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Making Sense of Bodies: Expert Imaginations and Unsafe Motherhood in Malawi
March 22, 2010 @ 3:00 pm - 5:00 pm
Resident Fellow (2009-2010)
Departments of Anthropology, Obstetrics & Gynecology, and Medical History and Bioethics, UW-Madison
In one of the poorest countries in a poor region of the world, Malawian women, their families, and those who are charged with their care in pregnancy and labor face an unexplained increase in maternal deaths. The ambiguities that attend nearly all individual deaths leave room for a range of diagnoses and possible interventions, proposed by a range of practitioners: traditional birth attendants and healers, nurse-midwives, herbalists, and doctors. These experts’ descriptions and prescriptions reveal how they write upon dead mothers’ bodies their experiences of a rapidly changing social context and their beliefs about the perils and potentials of women’s “empowerment,” fertility, poverty, and modernity.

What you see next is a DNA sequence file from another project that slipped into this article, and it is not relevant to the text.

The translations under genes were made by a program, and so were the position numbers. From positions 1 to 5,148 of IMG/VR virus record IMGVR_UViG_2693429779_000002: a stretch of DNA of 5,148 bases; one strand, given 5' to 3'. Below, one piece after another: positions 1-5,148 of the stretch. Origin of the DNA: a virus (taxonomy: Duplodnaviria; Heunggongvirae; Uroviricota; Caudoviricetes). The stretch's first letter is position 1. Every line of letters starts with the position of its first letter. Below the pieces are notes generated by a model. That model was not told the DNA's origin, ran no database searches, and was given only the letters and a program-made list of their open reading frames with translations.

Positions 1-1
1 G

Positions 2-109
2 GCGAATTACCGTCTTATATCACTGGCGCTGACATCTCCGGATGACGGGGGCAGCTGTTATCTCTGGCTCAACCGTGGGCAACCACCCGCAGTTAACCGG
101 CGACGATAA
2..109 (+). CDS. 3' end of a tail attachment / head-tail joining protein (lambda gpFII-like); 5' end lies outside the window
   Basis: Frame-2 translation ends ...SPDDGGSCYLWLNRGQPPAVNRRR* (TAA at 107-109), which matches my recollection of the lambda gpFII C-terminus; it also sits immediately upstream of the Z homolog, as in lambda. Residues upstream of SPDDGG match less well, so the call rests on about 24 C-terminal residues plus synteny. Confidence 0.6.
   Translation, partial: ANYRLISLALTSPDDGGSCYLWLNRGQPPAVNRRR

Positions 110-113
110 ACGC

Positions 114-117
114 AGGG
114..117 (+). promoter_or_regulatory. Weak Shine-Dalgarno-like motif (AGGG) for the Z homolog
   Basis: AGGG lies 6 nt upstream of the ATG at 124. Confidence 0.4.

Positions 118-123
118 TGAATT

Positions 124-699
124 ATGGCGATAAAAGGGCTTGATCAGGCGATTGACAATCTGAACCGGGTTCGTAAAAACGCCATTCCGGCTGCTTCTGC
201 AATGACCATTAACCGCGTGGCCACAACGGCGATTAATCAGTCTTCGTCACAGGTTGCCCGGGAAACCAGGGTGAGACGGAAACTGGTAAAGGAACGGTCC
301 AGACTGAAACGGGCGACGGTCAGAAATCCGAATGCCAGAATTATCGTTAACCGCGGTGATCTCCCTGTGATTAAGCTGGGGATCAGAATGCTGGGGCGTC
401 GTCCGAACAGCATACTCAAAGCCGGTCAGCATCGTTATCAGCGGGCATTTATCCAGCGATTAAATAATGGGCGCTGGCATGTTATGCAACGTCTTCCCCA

Claire Wendland, who is an anthropologist and an obstetrician, is an assistant professor at the University of Wisconsin-Madison with appointments in the Departments of Anthropology, Obstetrics & Gynecology, and Medical History & Bioethics. Her areas of active research and teaching center on the anthropology of reproduction, sexuality and the body, and the impact of contemporary global health movements in Africa. Her first book (in press, U. of Chicago) is A Heart for the Work: Journeys Through an African Medical School. At the IRH she will be working on her second book manuscript.